ESPN is out with a brand new version of its iPhone app today adding native resolution support for the iPhone 6 and iPhone 6+ while also debuting on the iPad for the first time. The new app not only sports a new look right down to its icon, but ESPN says it “pulled a Puff Daddy and changed the name.” Previously, the app was branded as ESPN SportsCenter, but now it’s simply “ESPN”. Read more
Today’s Disney Mobile Product Showcase kicked off with Disney’s CEO, Bob Iger, sharing a Steve Jobs anecdote. No matter the time or place it’s always incredibly interesting to hear personal stories of Apple’s late leader.
Iger recalled the time when he contacted his buddy Jobs with what he thought was a novel idea: to unleash movies/TV shows like iTunes did for music. Of course, being the visionary he was, Jobs had already thought of this and even brought an early version of the iPod with video to the meeting. And of course, being the businessman he was, Jobs then asked Iger if he would commit Disney content to the project.
Iger used this story as a jump off for a two hour presentation in which other Disney, ESPN, and ABC executives would showcase a smattering of new mobile apps, games, and products…
Another day, another patent dispute. This time Apple is defending the use of its HTTP live-streaming service against Emblaze, Ltd., Bloomberg reports.
Specifically, the lawyer for Emblaze has accused Apple of pushing its video streaming technology on sports-related services like WatchESPN and MLB At Bat which support live streaming over apps for iPhone, iPad, Apple TV, and more.
Apple began working on its HTTP live-streaming service, or HLS, “no earlier than 2007,” demanding that services such as “At Bat” use the format to drive sales of iPhones and iPads — and inducing infringement of Emblaze’s patent, Pavane said.
“Apple’s HLS is nothing more than Emblaze’s patented solution under a different name,” he said.
(Image via Apple)
According to a new report from The Information, Apple is planning to offer “locally targeted advertising” to users through its iTunes Radio platform sometime this year. The report also says Apple is planning on working with “broadcast radio stations” to increase the amount of content it offers on the platform. This additional content would focus on non-music offerings that would further expand Apple’s content streaming platform. Earlier this week, 9to5Mac reported that Apple is planning to introduce several local NPR stations as well as sports content from ESPN to iTunes Radio… Read more
Hot on the heels of the announcement that Apple had acquired the Beats Music streaming service for $3 billion to help bolster its own struggling competitor, 9to5Mac has learned that Apple is introducing a new ESPN station for iTunes Radio. The station will include original ESPN programs like SportsCenter All Night, SVP and Russillo, The Herd, and Mike & Mike.
The ESPN station will also stream the World Cup, making it the first live sporting event to be streamed live through iTunes Radio.
Amazon has just announced its Apple TV competitor, dubbed ‘Fire TV’. You can buy it now from Amazon.com for $99. The product roughly resembles an Apple TV in size and shape, but is thinner by a few millimetres and has square (rather than rounded) edges. Spec-wise, Amazon claims it is three times as powerful as Apple TV or Roku. It runs on a quad-core processor with 2GB RAM. The fireTV can stream video at 1080p over HDMI, alongside Dolby Digital surround sound.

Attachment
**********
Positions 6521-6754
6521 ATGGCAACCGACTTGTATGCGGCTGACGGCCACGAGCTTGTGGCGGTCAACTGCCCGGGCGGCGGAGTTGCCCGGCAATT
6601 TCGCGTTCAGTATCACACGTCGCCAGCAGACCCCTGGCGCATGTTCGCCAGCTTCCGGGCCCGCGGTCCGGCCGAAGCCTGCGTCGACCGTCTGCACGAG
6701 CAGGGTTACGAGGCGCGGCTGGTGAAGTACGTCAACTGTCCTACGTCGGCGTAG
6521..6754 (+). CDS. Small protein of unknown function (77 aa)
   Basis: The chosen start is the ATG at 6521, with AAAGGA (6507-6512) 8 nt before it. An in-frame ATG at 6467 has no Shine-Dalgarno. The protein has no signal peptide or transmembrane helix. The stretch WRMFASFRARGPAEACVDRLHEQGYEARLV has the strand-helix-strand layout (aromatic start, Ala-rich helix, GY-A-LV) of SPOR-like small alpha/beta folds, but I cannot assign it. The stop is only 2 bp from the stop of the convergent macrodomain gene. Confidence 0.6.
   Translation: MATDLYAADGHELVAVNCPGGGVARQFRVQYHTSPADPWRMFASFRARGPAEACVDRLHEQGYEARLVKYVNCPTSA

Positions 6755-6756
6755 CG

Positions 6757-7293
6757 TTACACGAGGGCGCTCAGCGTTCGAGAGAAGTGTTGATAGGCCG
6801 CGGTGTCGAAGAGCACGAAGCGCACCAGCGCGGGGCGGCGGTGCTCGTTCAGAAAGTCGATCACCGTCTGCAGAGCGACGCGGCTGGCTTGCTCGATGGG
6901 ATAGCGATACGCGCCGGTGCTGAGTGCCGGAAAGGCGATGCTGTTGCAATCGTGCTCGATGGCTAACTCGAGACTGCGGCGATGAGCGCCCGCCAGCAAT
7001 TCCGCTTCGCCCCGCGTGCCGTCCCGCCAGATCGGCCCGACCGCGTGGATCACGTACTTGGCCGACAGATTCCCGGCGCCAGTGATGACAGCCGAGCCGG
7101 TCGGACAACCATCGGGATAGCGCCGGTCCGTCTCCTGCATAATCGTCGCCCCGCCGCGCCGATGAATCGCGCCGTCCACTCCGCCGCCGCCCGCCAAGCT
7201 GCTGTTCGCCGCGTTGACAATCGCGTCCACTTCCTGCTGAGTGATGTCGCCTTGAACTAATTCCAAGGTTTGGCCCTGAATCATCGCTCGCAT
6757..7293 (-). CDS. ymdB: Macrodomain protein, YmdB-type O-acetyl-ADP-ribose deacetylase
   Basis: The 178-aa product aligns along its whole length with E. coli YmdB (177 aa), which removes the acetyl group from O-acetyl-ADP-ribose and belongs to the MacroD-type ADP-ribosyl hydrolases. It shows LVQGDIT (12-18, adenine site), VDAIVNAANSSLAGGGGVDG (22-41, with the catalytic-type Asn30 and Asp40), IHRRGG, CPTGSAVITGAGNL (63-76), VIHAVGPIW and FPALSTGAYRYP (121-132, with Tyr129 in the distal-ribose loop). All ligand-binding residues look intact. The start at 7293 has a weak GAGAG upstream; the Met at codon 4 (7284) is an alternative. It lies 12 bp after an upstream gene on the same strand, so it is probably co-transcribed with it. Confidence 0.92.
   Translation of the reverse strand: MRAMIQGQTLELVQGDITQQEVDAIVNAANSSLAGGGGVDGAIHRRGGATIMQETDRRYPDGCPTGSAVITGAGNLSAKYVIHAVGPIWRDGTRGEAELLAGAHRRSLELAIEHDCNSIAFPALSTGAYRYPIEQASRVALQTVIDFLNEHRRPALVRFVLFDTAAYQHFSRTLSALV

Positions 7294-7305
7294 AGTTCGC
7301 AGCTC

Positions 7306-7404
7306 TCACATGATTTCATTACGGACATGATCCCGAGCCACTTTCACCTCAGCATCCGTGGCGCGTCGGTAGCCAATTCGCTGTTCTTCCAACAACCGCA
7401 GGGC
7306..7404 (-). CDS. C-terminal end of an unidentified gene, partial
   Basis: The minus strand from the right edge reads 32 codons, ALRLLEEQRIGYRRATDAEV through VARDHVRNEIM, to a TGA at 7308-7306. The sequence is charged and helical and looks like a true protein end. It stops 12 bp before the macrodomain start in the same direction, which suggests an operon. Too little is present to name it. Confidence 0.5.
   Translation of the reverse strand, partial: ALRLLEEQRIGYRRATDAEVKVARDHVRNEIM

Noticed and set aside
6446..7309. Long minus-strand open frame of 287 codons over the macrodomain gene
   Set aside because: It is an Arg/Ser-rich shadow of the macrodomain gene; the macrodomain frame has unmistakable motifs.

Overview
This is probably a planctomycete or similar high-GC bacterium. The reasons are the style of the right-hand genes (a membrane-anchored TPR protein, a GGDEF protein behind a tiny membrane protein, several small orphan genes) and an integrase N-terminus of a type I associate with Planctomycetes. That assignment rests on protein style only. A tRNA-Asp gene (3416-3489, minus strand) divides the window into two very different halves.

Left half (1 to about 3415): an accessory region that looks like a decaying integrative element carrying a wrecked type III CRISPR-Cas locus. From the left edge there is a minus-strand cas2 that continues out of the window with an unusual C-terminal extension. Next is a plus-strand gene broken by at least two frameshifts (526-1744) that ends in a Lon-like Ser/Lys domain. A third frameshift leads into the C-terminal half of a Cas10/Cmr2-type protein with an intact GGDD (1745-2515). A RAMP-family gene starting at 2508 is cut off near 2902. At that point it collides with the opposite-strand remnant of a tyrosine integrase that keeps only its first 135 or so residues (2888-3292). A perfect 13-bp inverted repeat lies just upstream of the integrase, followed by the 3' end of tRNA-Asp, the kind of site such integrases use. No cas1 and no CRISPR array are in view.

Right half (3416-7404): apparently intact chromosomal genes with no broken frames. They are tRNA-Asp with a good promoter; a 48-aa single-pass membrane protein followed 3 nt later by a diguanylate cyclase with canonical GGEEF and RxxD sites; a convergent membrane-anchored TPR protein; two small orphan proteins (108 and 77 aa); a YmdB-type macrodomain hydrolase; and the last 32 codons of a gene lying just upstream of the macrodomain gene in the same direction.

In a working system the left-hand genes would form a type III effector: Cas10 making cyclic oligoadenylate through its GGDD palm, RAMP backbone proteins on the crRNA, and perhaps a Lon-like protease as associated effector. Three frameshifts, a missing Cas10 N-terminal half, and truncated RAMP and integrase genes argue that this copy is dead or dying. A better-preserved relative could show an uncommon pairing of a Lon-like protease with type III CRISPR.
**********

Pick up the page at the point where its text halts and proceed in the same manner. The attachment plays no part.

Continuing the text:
Input comes via a Bluetooth remote that features a five-way directional pad and some ancillary buttons. The remote has an inbuilt microphone, so you can speak show titles to have it automatically search for them.
(via Oscar Blog)
Even before Apple introduces an expected refresh to its streaming set top box sometime this year, several content providers are making the current platform even richer with more and more content. Two big players, ESPN and ABC, will be providing content new to the Apple TV very soon, Variety reports. Starting with ABC, the network will stream the Oscars on Sunday live through its Watch ABC apps for subscribers in select cities (details below). ESPN, for its part, has announced dedicated channels within its Watch ESPN app on Apple TV and Roku for following 15 different conferences. Read more
T-Mobile has offered its TV service through an Android app since 2010, but today the carrier has finally released an iPhone version of the app that offers subscription based packages of popular TV shows, sports, and Live or On Demand programming (via TmoNews).
T-Mobile is currently offering 30 days free access to a number of networks including FOX news and Associated Press, Saturday Morning TV, Campus Insiders & ACC Digital Network, but $12.99 a month will get you access to the following:
• Live and On Demand sports from ESPN Mobile TV, NBC Sports, and CBS Sports.
• Kids programming including the Disney Channel, Nickelodeon, Discovery and Animal Planet.
• Streaming news from ABC News Now, Bloomberg, FOX News and FOX Business.
• On Demand Primetime and Reality shows from ABC, CBS, FOX, and NBC and more.
• Includes programming from ABC Family, MTV, Spike TV, Comedy Central, E! and VH1.
T-Mobile is also offering additional discounts on the packages when purchasing 90 or 180 day subscriptions and you’ll be able to subscribe to additional premium packs of content ranging from $5.99 to $7.99 per month that include: Crackle Movies, E!, TLC, The Style Network, Lifetime, PBS Kids, Nick JR, Discovery for Families, and more: Read more